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Open Access Porous Coordination Polymers as Novel Sorption Materials for Heat Transformation Processes

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Porous coordination polymers (PCPs)/metal-organic frameworks (MOFs) are inorganic–organic hybrid materials with a permanent three-dimensional porous metal–ligand network. PCPs or MOFs are inorganic–organic analogs of zeolites in terms of porosity and reversible guest exchange properties. Microporous water-stable PCPs with high water uptake capacity are gaining attention for low temperature heat transformation applications in thermally driven adsorption chillers (TDCs) or adsorption heat pumps (AHPs). TDCs or AHPs are an alternative to traditional air conditioners or heat pumps operating on electricity or fossil fuels. By using solar or waste heat as the operating energy TDCs or AHPs can significantly help to minimize primary energy consumption and greenhouse gas emissions generated by industrial or domestic heating and cooling processes. TDCs and AHPs are based on the evaporation and consecutive adsorption of coolant liquids, preferably water, under specific conditions. The process is driven and controlled by the microporosity and hydrophilicity of the employed sorption material. Here we summarize the current investigations, developments and possibilities of PCPs/MOFs for use in low-temperature heat transformation applications as alternative materials for the traditional inorganic porous substances like silica gel, aluminophosphates or zeolites.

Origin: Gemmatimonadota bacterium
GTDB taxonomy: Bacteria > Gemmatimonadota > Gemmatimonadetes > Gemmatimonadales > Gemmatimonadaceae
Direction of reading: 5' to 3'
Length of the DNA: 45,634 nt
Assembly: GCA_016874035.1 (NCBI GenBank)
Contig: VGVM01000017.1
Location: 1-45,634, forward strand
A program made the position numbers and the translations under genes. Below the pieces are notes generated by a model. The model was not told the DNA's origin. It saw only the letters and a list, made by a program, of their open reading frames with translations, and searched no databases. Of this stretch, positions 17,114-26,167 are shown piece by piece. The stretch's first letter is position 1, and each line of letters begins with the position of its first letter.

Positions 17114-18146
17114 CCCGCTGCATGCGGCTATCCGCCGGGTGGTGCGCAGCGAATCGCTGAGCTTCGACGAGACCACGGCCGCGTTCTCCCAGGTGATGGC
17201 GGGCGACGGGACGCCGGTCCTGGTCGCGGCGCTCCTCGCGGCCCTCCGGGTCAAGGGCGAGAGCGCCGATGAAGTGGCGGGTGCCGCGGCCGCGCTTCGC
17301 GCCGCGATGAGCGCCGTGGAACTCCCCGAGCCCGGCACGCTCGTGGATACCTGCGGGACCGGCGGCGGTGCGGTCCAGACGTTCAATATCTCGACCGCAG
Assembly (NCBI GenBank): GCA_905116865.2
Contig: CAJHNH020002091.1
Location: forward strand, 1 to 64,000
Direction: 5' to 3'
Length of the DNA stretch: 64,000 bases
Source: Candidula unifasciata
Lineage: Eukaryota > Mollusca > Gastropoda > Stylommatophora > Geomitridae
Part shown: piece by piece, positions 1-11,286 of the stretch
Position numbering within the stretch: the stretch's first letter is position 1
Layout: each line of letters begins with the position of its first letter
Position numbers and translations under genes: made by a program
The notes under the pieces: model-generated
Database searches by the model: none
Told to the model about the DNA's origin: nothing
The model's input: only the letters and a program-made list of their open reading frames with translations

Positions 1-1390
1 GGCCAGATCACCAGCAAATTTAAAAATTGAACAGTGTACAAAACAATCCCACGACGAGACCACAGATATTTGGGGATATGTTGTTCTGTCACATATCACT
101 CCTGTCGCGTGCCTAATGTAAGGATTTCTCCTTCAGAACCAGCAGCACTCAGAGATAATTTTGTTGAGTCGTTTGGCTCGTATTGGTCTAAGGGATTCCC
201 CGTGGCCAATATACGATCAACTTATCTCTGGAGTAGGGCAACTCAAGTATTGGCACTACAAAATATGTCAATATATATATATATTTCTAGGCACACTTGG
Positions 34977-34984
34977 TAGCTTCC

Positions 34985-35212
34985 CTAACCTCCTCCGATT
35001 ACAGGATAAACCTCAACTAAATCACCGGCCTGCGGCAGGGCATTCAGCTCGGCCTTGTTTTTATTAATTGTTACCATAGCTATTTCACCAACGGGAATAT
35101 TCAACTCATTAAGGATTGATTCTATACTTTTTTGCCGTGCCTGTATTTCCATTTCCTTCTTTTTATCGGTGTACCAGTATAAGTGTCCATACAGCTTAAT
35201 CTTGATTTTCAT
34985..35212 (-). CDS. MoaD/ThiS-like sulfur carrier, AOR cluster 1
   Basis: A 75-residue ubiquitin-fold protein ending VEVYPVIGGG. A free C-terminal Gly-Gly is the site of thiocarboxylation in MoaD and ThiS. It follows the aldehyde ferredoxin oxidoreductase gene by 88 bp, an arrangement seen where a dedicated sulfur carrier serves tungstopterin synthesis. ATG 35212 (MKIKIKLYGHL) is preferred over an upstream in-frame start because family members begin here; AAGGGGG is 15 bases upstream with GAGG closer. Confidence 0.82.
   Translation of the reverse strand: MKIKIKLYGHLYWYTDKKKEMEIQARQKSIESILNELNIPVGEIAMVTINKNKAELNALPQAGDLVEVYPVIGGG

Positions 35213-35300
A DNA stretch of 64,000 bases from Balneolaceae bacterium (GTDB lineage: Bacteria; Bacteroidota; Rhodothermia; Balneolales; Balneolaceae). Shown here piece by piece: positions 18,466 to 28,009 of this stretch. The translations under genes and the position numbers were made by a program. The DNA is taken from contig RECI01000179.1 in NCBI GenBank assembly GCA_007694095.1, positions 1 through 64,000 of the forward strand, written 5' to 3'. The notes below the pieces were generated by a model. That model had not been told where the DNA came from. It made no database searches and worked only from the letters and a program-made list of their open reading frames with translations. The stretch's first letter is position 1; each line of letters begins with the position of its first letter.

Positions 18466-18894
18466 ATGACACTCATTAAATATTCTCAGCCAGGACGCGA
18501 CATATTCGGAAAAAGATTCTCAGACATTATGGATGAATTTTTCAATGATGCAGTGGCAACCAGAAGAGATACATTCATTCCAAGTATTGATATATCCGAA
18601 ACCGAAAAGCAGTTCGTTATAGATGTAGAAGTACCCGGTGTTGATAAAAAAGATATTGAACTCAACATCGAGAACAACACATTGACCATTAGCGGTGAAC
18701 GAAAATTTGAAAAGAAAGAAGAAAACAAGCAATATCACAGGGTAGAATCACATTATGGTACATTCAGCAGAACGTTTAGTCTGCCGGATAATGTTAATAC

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Keywords: ADSORPTION; COORDINATION POLYMERS; HEAT TRANSFORMATION; METAL-ORGANIC FRAMEWORKS; WATER SORPTION

Document Type: Research Article

Affiliations: 1: University of Düsseldorf Institut für Anorganische Chemie und Strukturchemie Universitätsstr. 1 D-40597 Düsseldorf, Germany. [email protected] 2: Fraunhofer Institute for Solar Energy Systems ISE Dept. Thermally Active Materials and Solar Cooling Heidenhofstr. 2 D-79110 Freiburg, Germany. stefan.hennin[email protected]

Publication date: May 1, 2013

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  • International Journal for Chemistry and Official Membership Journal of the Swiss Chemical Society (SCS) and its Divisions

    CHIMIA, a scientific journal for chemistry in the broadest sense, is published 10 times a year and covers the interests of a wide and diverse readership. Contributions from all fields of chemistry and related areas are considered for publication in the form of Review Articles and Notes. A characteristic feature of CHIMIA are the thematic issues, each devoted to an area of great current significance.

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